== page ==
When I last visited RadioShack, the consumer-electronics chain store in the US, I challenged myself to find just one product that did not bear the obligatory “Made in China” label. I gave myself 10 minutes to do this, but after coming up with nothing, I pushed the envelope further, allowing myself another half hour. To no avail. There was not even a single solitary battery that came from anywhere else.
China appears to be a mighty superpower, one already assuming global domination. It has an amazing ability to channel an endless stream of capital to its coffers. One could rationally conclude that the next battleground will occur when a multitude of Chinese brands enter the world market.
I’m a brand consultant who specialises in helping superbrands regain their power. Only just recently I’ve had an entirely new type of customer knocking on my door: Chinese manufacturers wishing to establish their own global super brands. The history of China and brands is not very encouraging. They manufacture for the biggest and the best of them, but despite their passion for the notion, they’ve so far failed to build just one that they can seriously lay claim to.
My first branding mission to China was in 2002. Back then I was approached by one of the largest clothing manufacturers. His email couldn’t have been more straightforward. It said, “We want a brand—help us.” Excited to be a part of what they’re now calling the Asian Century, I soon realised their well-oiled production machine only applied to, well, production. There was a total lack of infrastructure when it came to building or just handling brands. Their idea of a powerful brand was its logo, and they assumed the bigger the logo, the more powerful the brand.
In a country with a history of virulent anti-consumerism, the mindset presents the greatest challenge. If you’ll allow me to be perfectly blunt, I encountered a surprising lack of creative thinking. No one will argue that the Chinese are masters of copying, adapting, and implementing almost anything, and at twice the speed of anyone else. But thinking creatively proved to be almost as challenging to them as understanding a brand’s emotional connection with its consumers.
An important part of what I do is facilitating ideas. I usually do this in a carefully structured but highly animated interactive workshop environment. The sessions are a pressure cooker of talking and crosstalking. Creative juices flow, blend, percolate, and finally reduce to a perfect essence. This modus operandi, however, has so far failed to gain traction in China. How can one share ideas in a society that’s most comfortable listening to a single speaker on a raised podium? What’s more, it’s hard to engage in ideas in an environment where people have largely been taught to follow instructions, and not encouraged to think for themselves.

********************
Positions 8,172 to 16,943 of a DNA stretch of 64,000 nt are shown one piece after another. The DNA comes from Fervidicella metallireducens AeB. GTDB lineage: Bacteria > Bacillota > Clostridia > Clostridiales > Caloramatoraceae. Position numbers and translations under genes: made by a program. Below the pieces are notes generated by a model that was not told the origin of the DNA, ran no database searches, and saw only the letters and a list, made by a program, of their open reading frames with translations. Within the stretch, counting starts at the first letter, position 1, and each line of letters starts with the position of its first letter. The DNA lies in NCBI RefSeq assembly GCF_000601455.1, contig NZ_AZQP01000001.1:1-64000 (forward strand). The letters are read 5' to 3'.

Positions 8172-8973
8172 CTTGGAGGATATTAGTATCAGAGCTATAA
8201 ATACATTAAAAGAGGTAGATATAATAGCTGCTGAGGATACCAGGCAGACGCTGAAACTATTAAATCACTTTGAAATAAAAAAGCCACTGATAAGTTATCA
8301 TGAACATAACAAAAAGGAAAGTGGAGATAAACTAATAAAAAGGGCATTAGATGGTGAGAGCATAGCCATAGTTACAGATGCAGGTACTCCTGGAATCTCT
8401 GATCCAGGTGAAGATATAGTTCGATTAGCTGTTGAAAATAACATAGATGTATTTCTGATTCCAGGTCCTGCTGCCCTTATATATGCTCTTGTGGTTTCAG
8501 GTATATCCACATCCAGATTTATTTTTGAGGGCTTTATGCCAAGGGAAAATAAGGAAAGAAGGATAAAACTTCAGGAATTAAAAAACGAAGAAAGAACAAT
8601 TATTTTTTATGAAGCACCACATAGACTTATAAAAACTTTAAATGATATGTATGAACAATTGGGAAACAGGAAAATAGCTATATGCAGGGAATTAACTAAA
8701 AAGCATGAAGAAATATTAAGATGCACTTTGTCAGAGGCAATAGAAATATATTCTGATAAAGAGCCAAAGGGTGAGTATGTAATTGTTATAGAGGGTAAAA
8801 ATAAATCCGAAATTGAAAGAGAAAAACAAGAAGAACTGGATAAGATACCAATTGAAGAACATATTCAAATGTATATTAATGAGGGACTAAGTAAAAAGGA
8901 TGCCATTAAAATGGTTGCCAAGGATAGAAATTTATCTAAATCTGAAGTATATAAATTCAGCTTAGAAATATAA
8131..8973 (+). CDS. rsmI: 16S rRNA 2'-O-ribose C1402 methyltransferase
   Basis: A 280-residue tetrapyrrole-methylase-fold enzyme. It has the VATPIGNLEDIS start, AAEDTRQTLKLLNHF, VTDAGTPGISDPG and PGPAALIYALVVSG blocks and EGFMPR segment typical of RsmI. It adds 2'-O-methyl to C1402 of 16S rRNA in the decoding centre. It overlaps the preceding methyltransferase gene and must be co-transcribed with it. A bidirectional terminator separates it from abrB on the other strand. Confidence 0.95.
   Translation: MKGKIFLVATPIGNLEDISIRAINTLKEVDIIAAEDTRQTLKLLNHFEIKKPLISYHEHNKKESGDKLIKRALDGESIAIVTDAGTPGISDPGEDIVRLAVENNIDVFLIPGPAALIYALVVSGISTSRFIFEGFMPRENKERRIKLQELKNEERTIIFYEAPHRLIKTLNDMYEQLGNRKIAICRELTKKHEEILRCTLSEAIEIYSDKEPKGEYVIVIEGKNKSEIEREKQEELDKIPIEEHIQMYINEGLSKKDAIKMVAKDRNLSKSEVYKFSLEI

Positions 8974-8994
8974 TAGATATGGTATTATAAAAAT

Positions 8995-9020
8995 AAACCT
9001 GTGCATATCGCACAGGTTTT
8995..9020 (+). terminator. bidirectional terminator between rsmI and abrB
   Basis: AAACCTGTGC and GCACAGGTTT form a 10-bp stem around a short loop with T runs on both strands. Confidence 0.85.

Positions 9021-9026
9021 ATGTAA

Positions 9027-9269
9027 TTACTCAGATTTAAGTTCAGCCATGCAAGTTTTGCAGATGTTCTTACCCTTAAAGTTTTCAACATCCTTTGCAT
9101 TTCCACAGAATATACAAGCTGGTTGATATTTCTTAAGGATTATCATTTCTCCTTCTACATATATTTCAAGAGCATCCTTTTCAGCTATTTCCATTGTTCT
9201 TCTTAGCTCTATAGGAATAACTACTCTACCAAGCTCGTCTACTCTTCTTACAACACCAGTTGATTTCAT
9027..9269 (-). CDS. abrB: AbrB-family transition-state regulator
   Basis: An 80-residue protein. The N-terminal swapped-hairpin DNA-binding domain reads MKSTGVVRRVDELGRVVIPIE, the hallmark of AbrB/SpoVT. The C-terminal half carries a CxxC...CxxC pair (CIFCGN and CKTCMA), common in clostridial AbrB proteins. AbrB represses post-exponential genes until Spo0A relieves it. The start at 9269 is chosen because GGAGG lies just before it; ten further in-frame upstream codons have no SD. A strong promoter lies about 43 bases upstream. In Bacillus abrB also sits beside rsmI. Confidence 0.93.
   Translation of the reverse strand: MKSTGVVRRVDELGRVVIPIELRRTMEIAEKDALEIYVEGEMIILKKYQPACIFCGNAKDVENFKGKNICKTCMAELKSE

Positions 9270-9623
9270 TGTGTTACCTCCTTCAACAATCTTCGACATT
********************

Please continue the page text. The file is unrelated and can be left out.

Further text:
The opposite holds true in India. In an almost identical workshop environment, the creative ideas tumbled out at such a pace, I found myself struggling to hold back the tide. Yet, in contrast to China, Indians struggle with the implementation of their ideas.
The Chinese creative vacuum seems overwhelming. No creative team lasts much longer than 18 months, before a competing agency lures them away with financial offers that are impossible to refuse. The reality is that, to date, China’s barely made a ripple in the world of global brands.
The most likely scenario we can expect to see over the next decade points to an emerging trend: If you can’t make them, buy them. Think Volvo and ThinkPad. They are just the first of many brands turning Chinese. Furthermore, there’s every possibility that once they are Chinese-owned, we will see more brand and line extensions rarely seen before.
In contrast with most western companies, the Chinese are not afraid of stretching their brands. The black market for Chinese brands is extensive. The Apple logo is all the rage. You can buy an iToothbrush, an iWashingMachine, and even iCondoms.
Which brings us back to the question of how Chinese superbrands will fare on the global stage. They most certainly will appear, but they probably won’t be the type of brands we are attached to in the west. Forget about emotional brands like Virgin, luxury brands like Louis Vuitton, or tribal brands like Harley Davidson and Hello Kitty. These will be rational brands, or rather products. They will have respect, but there won’t be much love between them and their customers. Even though Indians are able to imagine amazing brands, the challenges of the country’s infrastructure mean that few will ever reach the global marketplace.
In a perfect world we’d blend China with India, and no doubt the most powerful brands would emerge. Then the west would really have something to fear.